Other Voices: Striking Rates of Food Insecurity in the Hill District and Homewood

    The number of Americans experiencing food insecurity has increased since the pandemic began. And rates are higher among African Americans, Hispanics, American Indians, and Alaska Natives. Proactive and aggressive policy actions could help reduce the inequities in places like Pittsburgh's Hill District and Homewood neighborhoods.

    Feb 9, 2021 Pittsburgh Post-Gazette

  • Volunteers help at an annual Thanksgiving turkey giveaway, Inglewood, California, November 23, 2020, photo by Mike Blake/Reuters

    COVID-19 Has Offered Opportunities for Communities to Come Together

    The past year has been among the most turbulent in recent memory. Might recent crises provide a catalyst for a renewed sense of civic engagement that transcends some of the race and class divisions COVID-19 has exacerbated?

    Jan 13, 2021 The RAND Blog

  • A volunteer with Highpoint Charitable Services loads groceries into the car of a family in need at a food bank in LaGrange, Kentucky, April 13, 2020, photo by Bryan Woolston/Reuters

    In Pittsburgh: Feeding the Needy, and Protecting Workers on the Front Lines of the Pandemic

    Access to food could be critical to getting through the COVID-19 pandemic. Local leaders and policymakers may find themselves having to devote new resources to make sure all citizens have access to food and to protect those on the front lines.

    Apr 30, 2020 Pittsburgh Tribune-Review

  • Children pick up lunch at the Olympic Hills Elementary School, after schools were closed due to the COVID-19 outbreak, in Seattle, Washington, March 17, 2020, photo by Brian Snyder/Reuters

    Food Access: Challenges and Solutions Brought on by COVID-19

    For the 14.3 million American households already experiencing food insecurity before the pandemic, shutdowns and restrictions have created new layers of hardship. Tremendous efforts are already underway to help. But the weeks to come will surely demand more creative solutions from the public and private sectors.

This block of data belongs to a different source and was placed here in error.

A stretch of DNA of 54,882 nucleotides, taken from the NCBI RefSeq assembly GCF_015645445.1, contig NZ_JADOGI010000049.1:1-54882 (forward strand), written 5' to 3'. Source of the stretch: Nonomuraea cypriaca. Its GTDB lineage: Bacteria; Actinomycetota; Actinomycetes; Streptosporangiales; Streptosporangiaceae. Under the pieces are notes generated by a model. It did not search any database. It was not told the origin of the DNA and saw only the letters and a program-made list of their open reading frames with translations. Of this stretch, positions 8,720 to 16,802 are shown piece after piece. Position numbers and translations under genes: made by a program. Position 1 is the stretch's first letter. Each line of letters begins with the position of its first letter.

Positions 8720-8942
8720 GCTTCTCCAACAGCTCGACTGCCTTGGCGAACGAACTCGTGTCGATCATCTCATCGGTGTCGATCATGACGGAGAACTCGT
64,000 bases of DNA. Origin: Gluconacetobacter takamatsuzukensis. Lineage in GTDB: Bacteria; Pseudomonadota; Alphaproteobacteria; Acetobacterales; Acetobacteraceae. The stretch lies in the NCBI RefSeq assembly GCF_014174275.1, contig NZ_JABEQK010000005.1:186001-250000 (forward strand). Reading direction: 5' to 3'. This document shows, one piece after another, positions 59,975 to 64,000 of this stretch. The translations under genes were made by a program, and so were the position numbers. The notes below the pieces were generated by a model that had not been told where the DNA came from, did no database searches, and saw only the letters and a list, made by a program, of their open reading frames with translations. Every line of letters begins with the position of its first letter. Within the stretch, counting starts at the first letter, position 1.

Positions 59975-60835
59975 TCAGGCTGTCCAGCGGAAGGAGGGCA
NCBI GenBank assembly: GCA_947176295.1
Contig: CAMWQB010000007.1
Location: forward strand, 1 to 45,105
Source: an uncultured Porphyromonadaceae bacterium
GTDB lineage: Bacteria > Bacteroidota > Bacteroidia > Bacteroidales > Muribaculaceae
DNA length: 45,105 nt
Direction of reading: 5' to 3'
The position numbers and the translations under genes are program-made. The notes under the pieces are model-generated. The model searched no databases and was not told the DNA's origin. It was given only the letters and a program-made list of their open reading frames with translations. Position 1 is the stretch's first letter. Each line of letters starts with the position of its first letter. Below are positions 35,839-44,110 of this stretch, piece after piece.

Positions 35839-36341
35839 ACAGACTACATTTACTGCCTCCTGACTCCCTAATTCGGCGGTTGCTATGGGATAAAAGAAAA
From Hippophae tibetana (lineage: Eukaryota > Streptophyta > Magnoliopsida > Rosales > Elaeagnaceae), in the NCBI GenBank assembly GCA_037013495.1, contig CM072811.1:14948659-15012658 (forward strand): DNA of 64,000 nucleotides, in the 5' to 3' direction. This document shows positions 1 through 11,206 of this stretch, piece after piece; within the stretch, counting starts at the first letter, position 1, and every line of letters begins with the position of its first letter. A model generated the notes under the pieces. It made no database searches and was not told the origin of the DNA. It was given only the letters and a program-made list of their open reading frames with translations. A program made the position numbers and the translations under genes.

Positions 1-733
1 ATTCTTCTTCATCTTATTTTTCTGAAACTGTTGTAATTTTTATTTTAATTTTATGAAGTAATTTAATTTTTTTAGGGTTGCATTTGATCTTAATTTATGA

Mar 31, 2020 The RAND Blog

  • A grocery cart in front of a closed supermarket, photo by galbiati/Getty Images

    Pittsburgh's Hill District Is Losing More Than a Supermarket

    When the Shop 'n Save in Pittsburgh's Hill District closed its doors for good, residents lost the ability to go to a supermarket near their homes. But they also lost something less tangible: a symbol of hope, opportunity, and change for their neighborhood.

    Apr 1, 2019 Pittsburgh Post-Gazette

  • A woman walks down the soda aisle at a grocery store in Los Angeles, California, April 7, 2011

    Fixing America's Food Deserts Alone Won't Fix Our Terrible Diets

    It's clearly hard to make healthy food choices if you can't get to a store that offers them. But what matters most is what you put in your cart once you get there.

    Dec 11, 2017 Los Angeles Times

  • A tired high school student in a classroom

    Students Shouldn't Lose Sleep Over the Liberty Bridge Fire

    The fire and resulting closure of the Liberty Bridge is forcing some Pittsburgh high school students to sacrifice sleep to meet a new 7:11 a.m. start time. Sleep loss has consequences for adolescents' minds, bodies, behavior, and for public safety.

    Sep 21, 2016 Pittsburgh Post-Gazette

  • Fresh produce at a grocery store

    Location, Location, Location: Does the Food Desert Narrative Hold Up?

    There's little rigorous evidence to support the notion that 'food deserts' are driving the U.S. obesity epidemic. But this narrative has nearly become conventional wisdom. In response, stakeholders have poured hundreds of millions of dollars into bringing supermarkets to these neighborhoods.

    Oct 28, 2014 The RAND Blog

  • A 40-foot-high inflatable rubber duck, created by Dutch artist Florentijn Hofman, is towed up the Allegheny River in Pittsburgh, Pennsylvania, September 2013

    Here's to Our Health

    Atop the new mayor's agenda should be improving the health and well-being of Pittsburgh residents. With an unassailable electoral mandate in hand, Mr. Peduto is positioned to take bold steps. And the best way to do that is by applying scientific and medical evidence to shape an integrated, citywide, health-policy framework.

    Nov 25, 2013 Pittsburgh Post-Gazette

  • lettuce grocery store

    What Happens When a 'Food Desert' Gets an Oasis?

    In an era of budget constraints, policymakers confronting the U.S. obesity crisis need strong evidence from projects like PHRESH to inform decisions about where and how to invest, writes Tamara Dubowitz.

    Dec 13, 2012 The RAND Blog

  • A woman eats a hamburger

    Bedside Manners: Obesity Is Not All Your Fault

    We will be more successful at stemming the growing tide of obesity and improving our own health if everyone accepts their share of responsibility for the obesity epidemic, write Chloe E. Bird and Tamara Dubowitz.

    Jul 26, 2012 Girl with Pen, Bedside Manners blog